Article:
"Daily Beast contributor and former Variety reporter LaPorte penetrates the mysterious inner workings of DreamWorks. . . . LaPorte marshals an awesome body of research to vividly depict DreamWorks’ confused identity, the personality conflicts and ego clashes that raged behind the company’s friendly, low-key exterior . . . Behind-the-scenes glimpses at the productions of such signature DreamWorks films as American Beauty and Gladiator are wonderfully diverting Hollywood dirt, but the heart of the story is simple human ambition. Stories of Katzenberg’s toxic and litigious relationship with former boss and Disney honcho Michael Eisner, Geffen’s mission to destroy agent Michael Ovitz and the rivalry between DreamWorks Animation and Disney’s Pixar are fascinating for their insights into the ways petty personal issues are expressed in multibillion-dollar transactions. In Hollywood, it seems, business is always personal. A gripping account of money, ambition and the movies . . . same as it ever was."
"Nicole LaPorte has found a big story—this is the great part—that is even bigger than first appears, the story of DreamWorks being the story of modern Hollywood, which is the dream life of the world. She has climbed into the engine room with pen and notebook and been careful to record the details and dirt, then turned all that into music, the result being a gutsy saga filled with larger than life characters and incident. Read this book only if you want to know what makes our country, as Leonard Cohen sang, the cradle of the best and the worst."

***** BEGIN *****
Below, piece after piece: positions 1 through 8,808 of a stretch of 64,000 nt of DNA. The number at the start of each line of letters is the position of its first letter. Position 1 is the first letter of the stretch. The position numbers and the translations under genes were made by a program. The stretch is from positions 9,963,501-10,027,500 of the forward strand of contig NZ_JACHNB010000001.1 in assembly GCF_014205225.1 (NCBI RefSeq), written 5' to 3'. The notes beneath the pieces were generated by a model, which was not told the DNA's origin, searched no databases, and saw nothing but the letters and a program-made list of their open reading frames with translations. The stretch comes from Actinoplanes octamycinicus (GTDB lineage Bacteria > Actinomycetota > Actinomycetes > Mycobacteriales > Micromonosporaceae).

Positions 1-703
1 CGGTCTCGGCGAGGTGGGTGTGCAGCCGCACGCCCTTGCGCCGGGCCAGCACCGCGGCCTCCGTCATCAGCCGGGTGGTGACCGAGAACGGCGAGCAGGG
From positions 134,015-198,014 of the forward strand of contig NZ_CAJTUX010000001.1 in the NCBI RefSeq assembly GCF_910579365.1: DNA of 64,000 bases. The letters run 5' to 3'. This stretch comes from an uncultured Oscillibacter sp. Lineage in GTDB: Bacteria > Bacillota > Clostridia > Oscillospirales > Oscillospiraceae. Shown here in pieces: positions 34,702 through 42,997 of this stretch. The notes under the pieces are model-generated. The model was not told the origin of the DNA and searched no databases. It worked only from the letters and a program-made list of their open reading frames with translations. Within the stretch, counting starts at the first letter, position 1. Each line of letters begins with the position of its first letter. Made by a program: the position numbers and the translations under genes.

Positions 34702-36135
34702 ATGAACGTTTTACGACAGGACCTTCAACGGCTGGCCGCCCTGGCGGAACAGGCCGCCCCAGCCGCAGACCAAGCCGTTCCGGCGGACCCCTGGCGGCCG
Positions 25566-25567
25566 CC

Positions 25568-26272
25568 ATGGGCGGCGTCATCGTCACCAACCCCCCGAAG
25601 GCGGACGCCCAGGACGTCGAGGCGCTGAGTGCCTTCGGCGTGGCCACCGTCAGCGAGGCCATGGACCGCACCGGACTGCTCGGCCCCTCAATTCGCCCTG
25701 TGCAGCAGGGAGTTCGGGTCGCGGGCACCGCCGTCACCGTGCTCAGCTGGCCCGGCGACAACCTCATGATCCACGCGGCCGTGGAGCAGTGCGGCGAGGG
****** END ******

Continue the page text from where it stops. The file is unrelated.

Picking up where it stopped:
—Rich Cohen, author of Tough Jews: Fathers, Sons, and Gangster Dreams and Lake Effect
"Power, grandiosity, arrogance, and incomprehensible ego. It’s Hollywood, of course, and Nicole LaPorte’s exhaustive non-fiction narrative of DreamWorks and the bizarre triumvirate of Spielberg, Geffen, and Katzenberg is stunning. The book reads like a novel and the reporting is impeccable. If you pick up one book about Hollywood, make it this one."
—Buzz Bissinger, author of Friday Night Lights and former coproducer of NYPD Blue
"Here is the brilliant, brutal, misguided, narcissistic history of DreamWorks in all its glory, with David Geffen, Jeffrey Katzenberg, and Steven Spielberg working unscripted, without handlers or publicists dimming the lights to a rosy glow. Nicole LaPorte has written a lively, cunning studio history that should be required reading for all students of modern Hollywood."